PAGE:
Grass Burning Treaty Up In Smoke A Week Into Annual Season, Clean Air Advocates Say Management Plan Doing Little
Barely a month after a new grass burning peace treaty was signed, antagonism threatens to unravel North Idaho’s smoke management program.
This, just a week into the annual torching of area bluegrass fields.
“If this is smoke management, it isn’t working” said Art Long, president of the Clean Air Coalition in Sandpoint. “We are subsidizing the industry with our breathing problems.”
In late July, environmental groups, Washington and Idaho growers and the Idaho Division of Environmental Quality signed a new smoke management plan. It called for voluntary fines for growers who burn out of turn, more air quality monitoring during burning season, and no burning on Fridays, weekends or holidays.
An hourly air pollution threshold was established, and growers agreed to stop igniting fields as soon as that limit was exceeded.
Clean air advocates hoped the agreement would limit smoke.
On Tuesday, the second day of the burning season, it was clear the deal did little good, Long said.
“We are still inundated,” Long said. “They aren’t burning today (Friday) and we have a pall of smoke hanging over Lake Pend Oreille.”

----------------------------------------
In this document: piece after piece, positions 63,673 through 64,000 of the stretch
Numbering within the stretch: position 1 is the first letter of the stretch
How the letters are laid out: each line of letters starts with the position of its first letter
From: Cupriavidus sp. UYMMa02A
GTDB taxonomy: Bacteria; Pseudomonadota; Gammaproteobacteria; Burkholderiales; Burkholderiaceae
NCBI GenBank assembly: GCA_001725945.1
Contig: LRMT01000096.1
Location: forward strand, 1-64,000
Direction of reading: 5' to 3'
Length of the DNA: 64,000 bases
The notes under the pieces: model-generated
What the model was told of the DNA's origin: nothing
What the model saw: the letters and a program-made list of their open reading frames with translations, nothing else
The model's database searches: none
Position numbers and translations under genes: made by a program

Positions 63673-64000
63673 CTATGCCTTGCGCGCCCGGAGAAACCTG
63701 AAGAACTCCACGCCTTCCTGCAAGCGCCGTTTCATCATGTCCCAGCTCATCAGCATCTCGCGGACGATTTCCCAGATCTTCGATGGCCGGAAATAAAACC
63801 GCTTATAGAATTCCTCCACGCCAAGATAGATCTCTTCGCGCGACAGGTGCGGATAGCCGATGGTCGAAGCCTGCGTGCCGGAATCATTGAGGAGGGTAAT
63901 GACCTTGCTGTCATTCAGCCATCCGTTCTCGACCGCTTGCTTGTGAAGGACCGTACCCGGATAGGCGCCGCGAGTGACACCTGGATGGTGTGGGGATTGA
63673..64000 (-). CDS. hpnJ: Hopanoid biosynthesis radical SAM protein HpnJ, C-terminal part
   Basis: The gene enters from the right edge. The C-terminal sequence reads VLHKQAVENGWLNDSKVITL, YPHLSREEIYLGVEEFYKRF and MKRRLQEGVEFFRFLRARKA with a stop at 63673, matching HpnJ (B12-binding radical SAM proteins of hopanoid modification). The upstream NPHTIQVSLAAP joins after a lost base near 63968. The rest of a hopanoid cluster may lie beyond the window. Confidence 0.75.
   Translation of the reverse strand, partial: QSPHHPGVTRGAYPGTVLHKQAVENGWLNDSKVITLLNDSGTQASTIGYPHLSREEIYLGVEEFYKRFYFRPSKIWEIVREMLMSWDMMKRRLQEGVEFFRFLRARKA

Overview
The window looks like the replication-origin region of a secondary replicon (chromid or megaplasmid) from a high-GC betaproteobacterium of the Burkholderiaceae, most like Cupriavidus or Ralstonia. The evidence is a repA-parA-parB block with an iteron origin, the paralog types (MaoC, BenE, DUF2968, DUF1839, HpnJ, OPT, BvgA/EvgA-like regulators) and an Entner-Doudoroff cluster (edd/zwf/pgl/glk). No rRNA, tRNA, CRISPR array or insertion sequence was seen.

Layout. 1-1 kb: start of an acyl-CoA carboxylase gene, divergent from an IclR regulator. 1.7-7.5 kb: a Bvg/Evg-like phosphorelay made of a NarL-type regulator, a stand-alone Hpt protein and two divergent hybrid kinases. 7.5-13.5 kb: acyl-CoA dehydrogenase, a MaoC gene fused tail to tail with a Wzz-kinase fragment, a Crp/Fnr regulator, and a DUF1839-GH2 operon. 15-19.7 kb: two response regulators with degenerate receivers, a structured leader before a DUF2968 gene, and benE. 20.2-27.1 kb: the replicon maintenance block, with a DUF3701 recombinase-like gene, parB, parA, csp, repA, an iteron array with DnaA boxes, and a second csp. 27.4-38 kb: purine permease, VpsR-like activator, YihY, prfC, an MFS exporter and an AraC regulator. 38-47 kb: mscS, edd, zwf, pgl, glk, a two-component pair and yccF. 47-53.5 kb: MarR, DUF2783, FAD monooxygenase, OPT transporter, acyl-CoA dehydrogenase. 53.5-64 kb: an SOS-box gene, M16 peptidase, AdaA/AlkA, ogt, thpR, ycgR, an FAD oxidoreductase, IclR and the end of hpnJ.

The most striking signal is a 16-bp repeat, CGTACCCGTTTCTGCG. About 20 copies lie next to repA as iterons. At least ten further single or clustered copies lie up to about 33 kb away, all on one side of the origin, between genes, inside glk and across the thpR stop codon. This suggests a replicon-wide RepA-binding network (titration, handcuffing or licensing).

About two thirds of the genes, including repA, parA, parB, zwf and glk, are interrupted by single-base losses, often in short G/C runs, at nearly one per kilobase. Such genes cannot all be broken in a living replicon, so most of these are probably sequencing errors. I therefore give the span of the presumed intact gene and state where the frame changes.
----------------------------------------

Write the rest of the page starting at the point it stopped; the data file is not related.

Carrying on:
Long’s group is muttering about filing a lawsuit for “trespassing into our airshed” and is getting a good response to its call for donations to a legal war chest, he said.
The Kootenai County Clean Air Coalition is equally unhappy. “The only thing this agreement does is scatter smoke,” said Mike Rudbeck, president of the group.
His group is outraged that fewer than two dozen farmers make life miserable for so many people. They believe there are alternatives to burning, but don’t think growers give research more than token support.
This only increases the Kootenai Coalition’s resolve to have burning eliminated.
The Intermountain Grass Growers Association says these attitudes are counterproductive. “The grass growers are doing everything they can … to manage smoke in a way the won’t impact the populated areas,” said Martha Dailey, executive secretary.
“I think it’s a real disappointment that they want to turn their backs on it,” she said. “We are extremely disappointed that they are taking the victim aspect and thinking they have to sue,” she said.
The grass growers are looking for alternatives to burning, which is used to remove stubble and boost production. Three universities are participating in the research. Results are slow to emerge, she acknowledged.
“It takes years and years of determined work before anything is gained,” she said.
, DataTimes MEMO: This sidebar appeared with the story: BURNED BY SMOKE? Those with complaints about grass-burning smoke can call (208) 666-5139, a hotline monitored by the Idaho Division of Environmental Quality.
This sidebar appeared with the story: BURNED BY SMOKE? Those with complaints about grass-burning smoke can call (208) 666-5139, a hotline monitored by the Idaho Division of Environmental Quality.